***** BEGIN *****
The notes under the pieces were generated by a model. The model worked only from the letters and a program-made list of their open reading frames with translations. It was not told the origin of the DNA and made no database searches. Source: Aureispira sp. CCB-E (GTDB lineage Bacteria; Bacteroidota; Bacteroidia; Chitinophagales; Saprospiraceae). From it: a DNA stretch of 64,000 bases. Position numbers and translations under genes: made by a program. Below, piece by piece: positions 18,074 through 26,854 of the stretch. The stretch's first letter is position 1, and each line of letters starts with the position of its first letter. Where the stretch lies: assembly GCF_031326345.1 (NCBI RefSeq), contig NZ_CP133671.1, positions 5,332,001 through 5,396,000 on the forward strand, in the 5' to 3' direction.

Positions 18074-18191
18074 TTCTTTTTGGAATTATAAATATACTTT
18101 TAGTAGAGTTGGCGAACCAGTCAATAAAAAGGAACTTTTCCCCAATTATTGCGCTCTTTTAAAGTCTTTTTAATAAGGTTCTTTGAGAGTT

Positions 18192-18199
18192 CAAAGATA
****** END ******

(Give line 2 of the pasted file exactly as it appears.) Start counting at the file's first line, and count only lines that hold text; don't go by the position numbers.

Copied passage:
Positions 18074-18191